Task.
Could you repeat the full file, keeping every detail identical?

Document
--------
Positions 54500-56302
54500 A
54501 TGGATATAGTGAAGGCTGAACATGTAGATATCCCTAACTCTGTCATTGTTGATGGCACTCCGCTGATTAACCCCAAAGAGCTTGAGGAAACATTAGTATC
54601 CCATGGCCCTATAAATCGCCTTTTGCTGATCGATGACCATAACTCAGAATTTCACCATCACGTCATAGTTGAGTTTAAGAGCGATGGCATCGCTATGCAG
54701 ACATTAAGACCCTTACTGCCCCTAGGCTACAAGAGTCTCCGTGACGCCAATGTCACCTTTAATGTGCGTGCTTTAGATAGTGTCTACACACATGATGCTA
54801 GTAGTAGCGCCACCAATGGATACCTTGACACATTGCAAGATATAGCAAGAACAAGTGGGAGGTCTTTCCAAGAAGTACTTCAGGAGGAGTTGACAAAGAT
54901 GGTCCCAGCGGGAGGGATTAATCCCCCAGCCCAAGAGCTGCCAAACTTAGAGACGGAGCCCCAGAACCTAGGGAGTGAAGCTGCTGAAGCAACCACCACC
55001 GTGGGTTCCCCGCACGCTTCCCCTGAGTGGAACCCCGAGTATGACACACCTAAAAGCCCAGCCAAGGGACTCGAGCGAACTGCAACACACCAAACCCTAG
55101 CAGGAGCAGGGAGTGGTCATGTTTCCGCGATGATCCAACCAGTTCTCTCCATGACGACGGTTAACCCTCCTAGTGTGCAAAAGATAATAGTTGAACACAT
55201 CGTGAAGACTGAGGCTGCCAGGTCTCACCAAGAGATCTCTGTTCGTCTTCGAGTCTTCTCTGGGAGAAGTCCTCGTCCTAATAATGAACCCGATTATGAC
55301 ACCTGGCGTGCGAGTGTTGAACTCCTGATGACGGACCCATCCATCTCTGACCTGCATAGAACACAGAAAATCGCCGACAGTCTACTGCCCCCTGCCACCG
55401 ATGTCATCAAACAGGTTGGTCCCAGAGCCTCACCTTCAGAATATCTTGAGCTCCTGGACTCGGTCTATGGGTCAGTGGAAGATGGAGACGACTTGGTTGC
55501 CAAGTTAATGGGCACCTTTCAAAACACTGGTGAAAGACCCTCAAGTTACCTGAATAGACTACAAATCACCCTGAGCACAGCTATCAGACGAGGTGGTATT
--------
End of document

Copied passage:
Positions 54500-56302
54500 A
54501 TGGATATAGTGAAGGCTGAACATGTAGATATCCCTAACTCTGTCATTGTTGATGGCACTCCGCTGATTAACCCCAAAGAGCTTGAGGAAACATTAGTATC
54601 CCATGGCCCTATAAATCGCCTTTTGCTGATCGATGACCATAACTCAGAATTTCACCATCACGTCATAGTTGAGTTTAAGAGCGATGGCATCGCTATGCAG
54701 ACATTAAGACCCTTACTGCCCCTAGGCTACAAGAGTCTCCGTGACGCCAATGTCACCTTTAATGTGCGTGCTTTAGATAGTGTCTACACACATGATGCTA
54801 GTAGTAGCGCCACCAATGGATACCTTGACACATTGCAAGATATAGCAAGAACAAGTGGGAGGTCTTTCCAAGAAGTACTTCAGGAGGAGTTGACAAAGAT
54901 GGTCCCAGCGGGAGGGATTAATCCCCCAGCCCAAGAGCTGCCAAACTTAGAGACGGAGCCCCAGAACCTAGGGAGTGAAGCTGCTGAAGCAACCACCACC
55001 GTGGGTTCCCCGCACGCTTCCCCTGAGTGGAACCCCGAGTATGACACACCTAAAAGCCCAGCCAAGGGACTCGAGCGAACTGCAACACACCAAACCCTAG
55101 CAGGAGCAGGGAGTGGTCATGTTTCCGCGATGATCCAACCAGTTCTCTCCATGACGACGGTTAACCCTCCTAGTGTGCAAAAGATAATAGTTGAACACAT
55201 CGTGAAGACTGAGGCTGCCAGGTCTCACCAAGAGATCTCTGTTCGTCTTCGAGTCTTCTCTGGGAGAAGTCCTCGTCCTAATAATGAACCCGATTATGAC
55301 ACCTGGCGTGCGAGTGTTGAACTCCTGATGACGGACCCATCCATCTCTGACCTGCATAGAACACAGAAAATCGCCGACAGTCTACTGCCCCCTGCCACCG
55401 ATGTCATCAAACAGGTTGGTCCCAGAGCCTCACCTTCAGAATATCTTGAGCTCCTGGACTCGGTCTATGGGTCAGTGGAAGATGGAGACGACTTGGTTGC
55501 CAAGTTAATGGGCACCTTTCAAAACACTGGTGAAAGACCCTCAAGTTACCTGAATAGACTACAAATCACCCTGAGCACAGCTATCAGACGAGGTGGTATT